A daunting combination of forces demands insurers embrace a new digital business model
- The insurance sector has been slow to adopt digital transformation compared to other industries
- There are myths associated with digital transformation that deter many insurers from committing digital transformation, including the perception of long timelines and high costs
- The business model has changed for insurance companies, and they must adapt
- AI and RPA automate rote and repetitive tasks to increase productivity with minimal disruption to your existing business
- Real-time analytics offer business intelligence that legacy systems just can’t match
- Customers and their experience should be the priority
Digital transformation isn’t just about the technology. It’s about applying the technology to people and processes to respond to shifting market dynamics and changing customer expectations. For P&C insurance companies, transformation impacts innovation, agility, productivity, and revenue.
This is all well and good, but just how is this actually playing out among insurers? How do you, as a CEO, CIO, or CTO start the ball rolling? Which metrics should be used to gauge success? Your company’s digital transformation will change not only how you execute key processes but how you evaluate ROI.
The rapidly changing insurance ecosystem makes digital transformation the essential means to navigate these challenges and opportunities.
The insurance sector, when compared to other industries, has been slow to embrace technology. Some of this comes from uncertainty about how to proceed, while others see technology as the be-all and end-all solution instead of a tool that supports the company’s vision and goals. Here are three myths that hold insurance companies back from embracing the digital transformation that will be essential to their success over the next decade and beyond.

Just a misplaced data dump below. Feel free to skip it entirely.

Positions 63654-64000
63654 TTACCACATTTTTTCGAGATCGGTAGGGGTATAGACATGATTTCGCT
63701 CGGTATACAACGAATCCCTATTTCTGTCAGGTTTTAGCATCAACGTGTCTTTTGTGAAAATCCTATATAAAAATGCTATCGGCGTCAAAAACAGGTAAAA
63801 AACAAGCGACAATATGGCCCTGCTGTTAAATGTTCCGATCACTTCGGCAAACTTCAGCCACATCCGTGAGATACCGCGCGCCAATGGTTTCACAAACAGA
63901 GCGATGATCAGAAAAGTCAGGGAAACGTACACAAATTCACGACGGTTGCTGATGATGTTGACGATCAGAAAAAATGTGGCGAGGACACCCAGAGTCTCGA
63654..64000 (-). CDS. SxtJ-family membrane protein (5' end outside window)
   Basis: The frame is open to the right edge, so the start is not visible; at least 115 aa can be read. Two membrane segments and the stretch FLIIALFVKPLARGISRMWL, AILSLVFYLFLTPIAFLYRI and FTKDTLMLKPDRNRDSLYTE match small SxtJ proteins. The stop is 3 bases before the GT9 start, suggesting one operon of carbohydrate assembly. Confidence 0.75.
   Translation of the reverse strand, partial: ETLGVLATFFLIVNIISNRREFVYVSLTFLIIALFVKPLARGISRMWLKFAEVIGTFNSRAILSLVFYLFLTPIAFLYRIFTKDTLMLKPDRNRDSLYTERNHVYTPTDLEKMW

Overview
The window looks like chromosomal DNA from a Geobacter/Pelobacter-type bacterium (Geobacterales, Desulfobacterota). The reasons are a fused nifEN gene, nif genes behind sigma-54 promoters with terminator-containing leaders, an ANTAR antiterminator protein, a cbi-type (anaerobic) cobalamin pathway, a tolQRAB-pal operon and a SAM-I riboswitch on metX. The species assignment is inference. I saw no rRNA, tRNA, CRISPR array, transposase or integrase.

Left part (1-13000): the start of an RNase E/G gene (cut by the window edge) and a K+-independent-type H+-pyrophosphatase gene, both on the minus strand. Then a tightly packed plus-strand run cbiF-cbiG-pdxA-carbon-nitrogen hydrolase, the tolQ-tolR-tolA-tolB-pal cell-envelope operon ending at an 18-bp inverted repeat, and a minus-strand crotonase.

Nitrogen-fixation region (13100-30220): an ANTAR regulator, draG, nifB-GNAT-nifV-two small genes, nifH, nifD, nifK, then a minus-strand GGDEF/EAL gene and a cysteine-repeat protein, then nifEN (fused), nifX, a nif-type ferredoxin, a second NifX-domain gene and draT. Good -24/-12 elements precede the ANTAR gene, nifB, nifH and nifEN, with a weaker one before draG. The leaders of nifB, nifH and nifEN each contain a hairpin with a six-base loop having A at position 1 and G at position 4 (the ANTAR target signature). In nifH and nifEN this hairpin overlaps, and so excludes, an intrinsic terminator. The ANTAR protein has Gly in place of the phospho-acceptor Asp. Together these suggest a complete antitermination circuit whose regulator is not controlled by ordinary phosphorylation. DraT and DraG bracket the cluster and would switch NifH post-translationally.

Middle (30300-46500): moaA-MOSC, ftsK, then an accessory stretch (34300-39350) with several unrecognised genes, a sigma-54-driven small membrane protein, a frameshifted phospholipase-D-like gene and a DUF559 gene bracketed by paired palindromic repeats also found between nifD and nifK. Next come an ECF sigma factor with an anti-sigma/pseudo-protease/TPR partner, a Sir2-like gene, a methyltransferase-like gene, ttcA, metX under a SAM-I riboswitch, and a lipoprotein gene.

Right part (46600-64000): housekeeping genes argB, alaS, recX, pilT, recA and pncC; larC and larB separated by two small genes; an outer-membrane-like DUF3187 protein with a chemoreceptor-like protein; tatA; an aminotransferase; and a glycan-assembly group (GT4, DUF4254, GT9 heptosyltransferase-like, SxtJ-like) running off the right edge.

The very best transformations come in small sprints to move your company toward a larger goal. Look for a digital development firm with deep expertise in multiple insurtech technologies; one that has the proficiency to deliver cost-effective solutions on time and at the scale that fits your exact needs and budget. You’ll have a system in mere weeks or months that gives you more agility and flexibility than any legacy system, at a reasonable cost.
It’s about solving business problems, not technology. This is where leadership counts: Focus on applying technology where it will help you overcome operational challenges and achieve business goals. These can be related to anything from the user experience to new products — look for the technology that will help you overcome the challenges to those objectives.
Technology serves to support not just the business, but those running the business. The right tool for the job is just the beginning. As an executive, it’s incumbent on you to have clear goals; the correct mindset, vision, and roadmap; and to instill those into the people implementing and working with the technological changes. You must be committed to changing the way business is done, get buy-in from the entire executive team, and clearly convey the benefits of new processes to your employees so they understand how this is going to make their jobs better, too.
Fellow Insurance CEOs clearly feel bullish about the future of the sector and adoption of technology: 61% say technological disruption is an opportunity, 69% will invest in digital infrastructure within the next three years, and 59% say that investment’s primary objective will be to transform business and operating models.
A daunting combination of forces that include financial performance, cost pressures, competitive threats, and the regulatory environment demand a change in the insurance industry business model.
Disruption in the form of completely digital insurers with lower expense ratios is upping the competitive ante. Transformation is pivotal to accelerate the development of your own innovative products, and legacy systems simply do not have the necessary response speed to compete on this level.
Online platforms, cloud storage, and automation boost efficiency and reduce the need for support and sales staff, which reduces operating costs. Up-and-coming insurance tech companies already enjoy lower expense ratios when compared to established insurers, so it’s important for existing insurers to take these steps to catch up.